I’m really fascinated by the videos showing how the gelli plate can be used to transfer images from a magazine using resist print technique. Here is one video using pigment ink (Distress Oxide). It is really not an image transfer as the colors are not transfered. It is a resist print. White and light color areas of a magazine page has no or less glossy ink. When the magazine page is applied to the wet paint or ink on the gelli plate, the paint/ink is absorbed by the magazine paper in the white and light areas. When pressing your paper onto the gelli plate will give you the resist print as you can see I have done with the flower image below.
This technique, though, is regarded as quite unpredictable – what will be absorbed and what will be resisted. My craftroom-experiments have removed some of this mystery for me. Keep reading 🙂
It’s about the halftones
I have testet with distress ink and oxide to find out whether I could get more control. And I have found a great predictive value by borrowing a simple microscope from my son and learning about halftone-printing.
Most videos I have seen also use fashion magazines and acrylic paint. Fashion is not my thing and acrylic paint for gelli plate is not my friend yet as I am busy with inks. I have asked my mother to donate her last year flower catalogues to me as she is a hobby-gardener. Flowers on cards are suitable for many occations.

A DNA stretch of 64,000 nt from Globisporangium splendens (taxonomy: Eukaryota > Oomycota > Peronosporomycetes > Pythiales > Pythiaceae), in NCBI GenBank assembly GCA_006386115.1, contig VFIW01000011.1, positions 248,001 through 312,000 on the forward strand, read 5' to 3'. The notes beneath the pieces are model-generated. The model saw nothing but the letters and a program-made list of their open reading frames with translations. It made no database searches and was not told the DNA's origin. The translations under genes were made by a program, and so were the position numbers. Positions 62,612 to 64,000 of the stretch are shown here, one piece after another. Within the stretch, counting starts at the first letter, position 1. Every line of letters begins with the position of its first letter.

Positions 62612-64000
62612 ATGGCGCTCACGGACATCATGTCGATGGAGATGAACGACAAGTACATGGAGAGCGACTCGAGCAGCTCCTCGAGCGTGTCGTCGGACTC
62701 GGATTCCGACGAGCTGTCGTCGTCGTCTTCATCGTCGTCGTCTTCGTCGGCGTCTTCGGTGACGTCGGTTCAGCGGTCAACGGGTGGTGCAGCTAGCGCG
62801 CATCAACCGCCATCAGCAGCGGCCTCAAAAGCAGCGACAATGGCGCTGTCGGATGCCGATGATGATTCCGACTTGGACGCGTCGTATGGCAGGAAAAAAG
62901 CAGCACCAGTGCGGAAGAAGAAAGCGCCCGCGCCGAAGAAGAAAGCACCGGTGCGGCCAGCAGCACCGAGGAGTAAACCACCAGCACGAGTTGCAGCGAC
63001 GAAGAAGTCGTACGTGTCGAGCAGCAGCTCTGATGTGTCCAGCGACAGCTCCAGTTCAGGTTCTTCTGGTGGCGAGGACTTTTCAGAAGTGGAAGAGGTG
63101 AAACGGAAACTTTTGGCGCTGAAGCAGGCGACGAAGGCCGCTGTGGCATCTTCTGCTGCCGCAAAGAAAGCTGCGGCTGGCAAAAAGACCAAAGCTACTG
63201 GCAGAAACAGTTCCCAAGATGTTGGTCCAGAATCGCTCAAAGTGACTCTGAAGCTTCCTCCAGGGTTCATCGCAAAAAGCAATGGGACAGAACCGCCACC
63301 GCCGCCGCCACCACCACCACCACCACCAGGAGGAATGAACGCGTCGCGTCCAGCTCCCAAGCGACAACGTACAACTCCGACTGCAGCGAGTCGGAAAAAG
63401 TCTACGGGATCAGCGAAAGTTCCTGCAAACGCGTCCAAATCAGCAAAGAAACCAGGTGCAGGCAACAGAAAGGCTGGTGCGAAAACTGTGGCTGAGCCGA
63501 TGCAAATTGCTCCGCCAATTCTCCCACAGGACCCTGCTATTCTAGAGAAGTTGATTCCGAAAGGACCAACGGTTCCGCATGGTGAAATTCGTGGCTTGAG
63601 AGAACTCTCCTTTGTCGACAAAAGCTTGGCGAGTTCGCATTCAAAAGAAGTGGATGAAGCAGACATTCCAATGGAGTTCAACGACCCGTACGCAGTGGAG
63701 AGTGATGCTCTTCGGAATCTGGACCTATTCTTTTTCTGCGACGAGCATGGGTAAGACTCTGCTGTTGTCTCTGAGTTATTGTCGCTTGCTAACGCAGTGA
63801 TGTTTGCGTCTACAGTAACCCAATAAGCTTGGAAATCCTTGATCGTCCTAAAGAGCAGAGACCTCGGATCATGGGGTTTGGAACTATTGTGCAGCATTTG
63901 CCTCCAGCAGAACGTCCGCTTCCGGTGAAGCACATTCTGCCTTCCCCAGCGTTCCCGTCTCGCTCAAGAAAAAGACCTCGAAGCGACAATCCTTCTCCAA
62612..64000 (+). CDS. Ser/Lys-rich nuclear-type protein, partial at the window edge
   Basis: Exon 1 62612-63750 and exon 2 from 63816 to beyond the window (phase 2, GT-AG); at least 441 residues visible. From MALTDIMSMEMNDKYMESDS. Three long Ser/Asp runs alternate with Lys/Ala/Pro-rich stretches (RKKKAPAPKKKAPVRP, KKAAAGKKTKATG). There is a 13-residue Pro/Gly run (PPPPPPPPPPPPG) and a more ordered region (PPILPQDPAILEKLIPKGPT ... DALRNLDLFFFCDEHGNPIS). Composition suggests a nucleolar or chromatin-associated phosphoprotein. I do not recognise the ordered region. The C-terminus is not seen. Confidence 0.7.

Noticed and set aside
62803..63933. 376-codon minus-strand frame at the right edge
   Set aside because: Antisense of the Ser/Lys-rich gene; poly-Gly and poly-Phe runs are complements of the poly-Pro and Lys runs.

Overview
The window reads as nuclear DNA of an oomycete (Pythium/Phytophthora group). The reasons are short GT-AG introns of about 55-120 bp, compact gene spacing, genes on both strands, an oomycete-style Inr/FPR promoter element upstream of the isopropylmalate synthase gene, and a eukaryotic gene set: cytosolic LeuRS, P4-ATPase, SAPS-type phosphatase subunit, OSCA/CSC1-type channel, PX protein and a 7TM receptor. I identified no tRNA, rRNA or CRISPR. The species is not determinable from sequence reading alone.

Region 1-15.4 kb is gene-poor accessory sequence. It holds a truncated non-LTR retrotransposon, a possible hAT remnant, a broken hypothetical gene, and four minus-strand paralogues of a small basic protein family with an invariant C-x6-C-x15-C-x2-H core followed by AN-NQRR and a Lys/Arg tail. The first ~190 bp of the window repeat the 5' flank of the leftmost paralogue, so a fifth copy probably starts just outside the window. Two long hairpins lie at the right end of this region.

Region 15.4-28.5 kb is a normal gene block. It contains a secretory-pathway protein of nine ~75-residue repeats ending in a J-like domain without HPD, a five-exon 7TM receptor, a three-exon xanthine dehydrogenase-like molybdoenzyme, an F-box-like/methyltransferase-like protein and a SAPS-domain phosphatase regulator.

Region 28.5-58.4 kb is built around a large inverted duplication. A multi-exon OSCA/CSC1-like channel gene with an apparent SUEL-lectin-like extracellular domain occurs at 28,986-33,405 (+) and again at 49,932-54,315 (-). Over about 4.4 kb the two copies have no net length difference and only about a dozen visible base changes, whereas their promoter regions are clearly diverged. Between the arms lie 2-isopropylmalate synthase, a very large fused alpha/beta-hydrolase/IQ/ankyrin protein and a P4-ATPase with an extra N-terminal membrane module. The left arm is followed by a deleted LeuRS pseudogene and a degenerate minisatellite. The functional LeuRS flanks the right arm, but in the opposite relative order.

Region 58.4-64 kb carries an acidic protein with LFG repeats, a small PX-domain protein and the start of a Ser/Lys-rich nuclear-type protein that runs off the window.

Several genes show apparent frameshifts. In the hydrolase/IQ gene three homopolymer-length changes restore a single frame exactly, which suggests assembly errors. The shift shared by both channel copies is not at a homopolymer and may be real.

I tried to find flower images of high contrast. Pink and yellow against dark background. See what happened. I cannot see the yellow flowers and the yellow center of the pink flowers also resist the ink.
Why do the pink work, but not the yellow? Well – continue reading…
A proper experiment needs a microscope
I asked my son to borrow his little microscope. It is a 10x zoom. I would like to look at the print to see if it were dots of CMYK colors with different amounts of white-space in between.
So – look for the white in the images. Yellow is a light color, but for resist print ink is ink wether it is yellow or black. Paper not covered by ink absorb the paint or distress ink and paper covered by ink will resist it and stay on the gelli plate. Take a look in the microsope or a good spy glass to analyse the white space to predict the result of the resist print. You could also flex the magazine page in the light to see where it is more or less glossy. Here are som more microscope images to give you an idea on how this works.